Customer Reviews for ANNIE'S SIGNATURE DESIGNS: Crocodile Knit Christmas Tree

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Average Rating:
3 out of 5 (Reviewed by 13 customers.)

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January 23, 2019
Barbara W
Hardest pattern I have ever tried to follow. Sorry, but this will be an UFO for me.
November 9, 2018
Marelva I
Hi Annie,
This pattern is knit but is this available in crochet too..?
Love to make myself one of this but in crochet, thank you, greetings
June 11, 2018
Rosanne H
Can't wait to make this. Love the crocodile stitch. Once made a hooded shawl from it. This will be a perfect Christmas decoration!!!
October 12, 2015
Elaine H
After restarting several times, I am finally about half finished with the tree; exciting but somewhat challenging project for a fairly new knitter!! I am eager to complete the tree, but now am having difficulty in finding a 15" Styrofoam cone (24" circumference) for the base of the tree. Do you have suggestion as to where I could order one that specific size?
It is beneficial to read the comments from others working on the project. Thanks!
Annie's Customer Service

Elaine - We don't have a source for a 15 x 24" styrofoam cone, but you can find a 15 x 5" at Joann.com. If you use that size cone, you can fill out the tree shape using scrunched up tissue paper or other paper.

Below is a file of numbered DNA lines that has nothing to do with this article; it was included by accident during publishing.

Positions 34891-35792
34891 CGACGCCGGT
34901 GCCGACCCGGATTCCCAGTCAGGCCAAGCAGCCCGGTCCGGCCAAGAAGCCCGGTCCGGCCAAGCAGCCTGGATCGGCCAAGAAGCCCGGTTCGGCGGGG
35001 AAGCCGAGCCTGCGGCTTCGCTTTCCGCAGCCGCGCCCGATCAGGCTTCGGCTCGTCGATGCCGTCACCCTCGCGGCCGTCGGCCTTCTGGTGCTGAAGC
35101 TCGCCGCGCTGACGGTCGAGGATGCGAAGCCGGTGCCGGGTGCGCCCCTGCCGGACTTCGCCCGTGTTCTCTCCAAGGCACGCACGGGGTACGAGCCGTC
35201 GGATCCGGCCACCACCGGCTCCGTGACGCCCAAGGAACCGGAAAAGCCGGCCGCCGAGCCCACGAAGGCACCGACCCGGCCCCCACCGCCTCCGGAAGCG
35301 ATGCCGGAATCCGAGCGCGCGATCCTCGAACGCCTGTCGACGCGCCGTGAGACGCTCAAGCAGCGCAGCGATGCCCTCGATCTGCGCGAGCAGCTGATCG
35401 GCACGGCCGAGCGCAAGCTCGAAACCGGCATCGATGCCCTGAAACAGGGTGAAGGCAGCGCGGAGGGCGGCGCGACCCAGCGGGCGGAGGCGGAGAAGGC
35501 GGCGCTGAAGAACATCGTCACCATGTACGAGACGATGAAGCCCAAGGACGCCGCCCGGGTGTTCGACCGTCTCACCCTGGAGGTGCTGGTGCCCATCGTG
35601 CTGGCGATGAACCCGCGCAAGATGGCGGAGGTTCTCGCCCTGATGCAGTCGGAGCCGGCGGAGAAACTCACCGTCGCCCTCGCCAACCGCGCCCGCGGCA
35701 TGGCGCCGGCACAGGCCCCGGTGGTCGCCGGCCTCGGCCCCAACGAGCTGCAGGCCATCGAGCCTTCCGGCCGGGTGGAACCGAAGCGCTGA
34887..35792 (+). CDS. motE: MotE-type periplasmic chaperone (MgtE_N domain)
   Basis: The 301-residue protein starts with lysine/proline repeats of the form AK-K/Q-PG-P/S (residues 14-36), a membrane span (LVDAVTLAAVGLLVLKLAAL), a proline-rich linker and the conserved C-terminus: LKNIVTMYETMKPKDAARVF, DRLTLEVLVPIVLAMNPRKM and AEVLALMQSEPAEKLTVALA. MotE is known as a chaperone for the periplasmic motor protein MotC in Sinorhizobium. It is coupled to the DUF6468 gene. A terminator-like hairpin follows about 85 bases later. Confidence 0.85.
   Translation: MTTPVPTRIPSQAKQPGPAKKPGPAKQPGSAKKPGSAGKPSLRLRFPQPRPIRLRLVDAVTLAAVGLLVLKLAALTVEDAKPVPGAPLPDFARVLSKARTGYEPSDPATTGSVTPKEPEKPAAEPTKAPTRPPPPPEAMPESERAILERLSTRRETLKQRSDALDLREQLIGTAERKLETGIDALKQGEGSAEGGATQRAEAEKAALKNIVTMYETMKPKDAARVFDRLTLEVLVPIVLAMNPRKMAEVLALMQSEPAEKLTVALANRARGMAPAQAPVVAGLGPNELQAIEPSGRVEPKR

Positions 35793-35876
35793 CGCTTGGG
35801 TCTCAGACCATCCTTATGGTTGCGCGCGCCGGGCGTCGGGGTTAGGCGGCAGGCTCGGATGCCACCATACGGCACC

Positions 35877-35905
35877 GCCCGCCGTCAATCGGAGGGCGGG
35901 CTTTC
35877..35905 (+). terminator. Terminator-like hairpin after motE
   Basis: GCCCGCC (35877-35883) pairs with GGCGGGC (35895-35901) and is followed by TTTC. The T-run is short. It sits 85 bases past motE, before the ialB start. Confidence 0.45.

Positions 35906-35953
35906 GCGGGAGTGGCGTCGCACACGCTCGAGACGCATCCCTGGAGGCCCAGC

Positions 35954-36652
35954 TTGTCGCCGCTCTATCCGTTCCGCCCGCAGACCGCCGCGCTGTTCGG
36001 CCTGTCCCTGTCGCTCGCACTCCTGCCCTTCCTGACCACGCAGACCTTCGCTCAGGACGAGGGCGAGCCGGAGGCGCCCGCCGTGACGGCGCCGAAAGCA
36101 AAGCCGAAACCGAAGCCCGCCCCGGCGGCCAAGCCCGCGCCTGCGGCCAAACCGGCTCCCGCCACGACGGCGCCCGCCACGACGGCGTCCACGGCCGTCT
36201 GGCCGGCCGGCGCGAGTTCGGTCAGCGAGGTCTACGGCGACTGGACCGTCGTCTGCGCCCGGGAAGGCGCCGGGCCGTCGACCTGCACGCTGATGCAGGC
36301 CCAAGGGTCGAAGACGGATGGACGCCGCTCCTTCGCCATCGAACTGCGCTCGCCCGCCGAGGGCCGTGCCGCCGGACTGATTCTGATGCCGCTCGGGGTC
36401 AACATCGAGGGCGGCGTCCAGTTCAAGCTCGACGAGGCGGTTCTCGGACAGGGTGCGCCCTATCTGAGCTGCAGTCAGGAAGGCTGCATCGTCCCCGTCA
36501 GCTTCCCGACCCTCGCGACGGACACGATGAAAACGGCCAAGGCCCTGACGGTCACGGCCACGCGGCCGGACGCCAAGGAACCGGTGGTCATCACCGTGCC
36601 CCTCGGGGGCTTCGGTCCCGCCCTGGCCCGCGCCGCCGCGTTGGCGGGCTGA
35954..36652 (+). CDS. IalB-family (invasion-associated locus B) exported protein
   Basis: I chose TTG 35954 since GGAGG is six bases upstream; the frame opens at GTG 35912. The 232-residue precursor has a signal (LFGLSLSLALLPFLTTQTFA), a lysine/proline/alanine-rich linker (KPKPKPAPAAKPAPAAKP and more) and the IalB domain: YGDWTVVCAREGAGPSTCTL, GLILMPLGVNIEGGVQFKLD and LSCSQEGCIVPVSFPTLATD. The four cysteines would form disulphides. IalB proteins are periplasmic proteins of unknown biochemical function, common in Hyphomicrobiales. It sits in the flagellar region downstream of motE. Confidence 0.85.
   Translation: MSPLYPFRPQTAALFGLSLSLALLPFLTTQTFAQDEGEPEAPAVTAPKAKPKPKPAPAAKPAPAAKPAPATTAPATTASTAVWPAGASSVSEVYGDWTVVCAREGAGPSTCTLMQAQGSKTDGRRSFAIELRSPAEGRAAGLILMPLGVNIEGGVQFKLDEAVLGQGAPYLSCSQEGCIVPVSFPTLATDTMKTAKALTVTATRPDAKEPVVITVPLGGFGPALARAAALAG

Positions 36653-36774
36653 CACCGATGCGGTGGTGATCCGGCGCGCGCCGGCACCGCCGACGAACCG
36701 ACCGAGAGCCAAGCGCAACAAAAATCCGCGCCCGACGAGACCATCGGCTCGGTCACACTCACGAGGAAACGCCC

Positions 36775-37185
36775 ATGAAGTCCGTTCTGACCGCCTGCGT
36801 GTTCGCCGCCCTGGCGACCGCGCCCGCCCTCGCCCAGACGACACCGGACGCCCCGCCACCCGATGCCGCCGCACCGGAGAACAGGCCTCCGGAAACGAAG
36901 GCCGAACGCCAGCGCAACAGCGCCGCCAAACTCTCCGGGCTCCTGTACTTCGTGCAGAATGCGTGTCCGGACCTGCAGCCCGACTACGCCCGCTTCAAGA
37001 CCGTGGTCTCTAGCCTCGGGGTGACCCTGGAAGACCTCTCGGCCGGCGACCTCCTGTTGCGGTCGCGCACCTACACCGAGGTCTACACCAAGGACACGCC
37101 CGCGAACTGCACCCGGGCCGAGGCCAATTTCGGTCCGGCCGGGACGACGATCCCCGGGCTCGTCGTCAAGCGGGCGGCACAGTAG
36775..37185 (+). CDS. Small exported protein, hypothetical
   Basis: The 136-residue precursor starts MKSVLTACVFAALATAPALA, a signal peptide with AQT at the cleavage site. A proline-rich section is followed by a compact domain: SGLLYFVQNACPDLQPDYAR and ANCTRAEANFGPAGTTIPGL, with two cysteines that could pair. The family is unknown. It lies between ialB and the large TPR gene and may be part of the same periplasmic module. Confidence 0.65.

July 10, 2015
Ingra F
I am left handed and I am having trouble with the scale. I love the pattern and how its looks, can someone help me with the scales so I can do the pattern.
Annie's Customer Service

Ingra - We are happy that we could give you some tips on working this pattern for a leftie.
December 3, 2014
Rose P
I love the tree! I am pretty sure I am doing the pattern right but my question is. The scales will not lay flat. They roll up and I want them to look like the picture. Help, what am I doing wrong? Should the tree be blocked before I sew it together. Any suggestions would be most helpful. Sure would love to finish it by the end of next week.
Annie's Customer Service

Rose - I have a few suggestions / helpful hints for you.
1. If you are using a different yarn then the pattern calls for, it may lay differently.
2. If you bind off each scale too tightly, it will curl up on you more. You might try using a needle one size larger for the bind off stitches just to help keep it loose.
3. The pattern doesn't call for blocking the finished piece. However, you could block before seaming to help smooth everything out a bit more.
November 28, 2014
Jayne F
Help, love this pattern and after a few false starts am doing quite well. However in row 5-7 it says to knit rows 1-3. Have done this a few times but the scales don't seem to lay in the gap of the scales below. They seem to lay on top of the scales of the first set. Do I start row 5 from where the asterisk is on row 1 or just knit as it states.

Hope this makes sense, Thanks in advance.
Jayne
Annie's Customer Service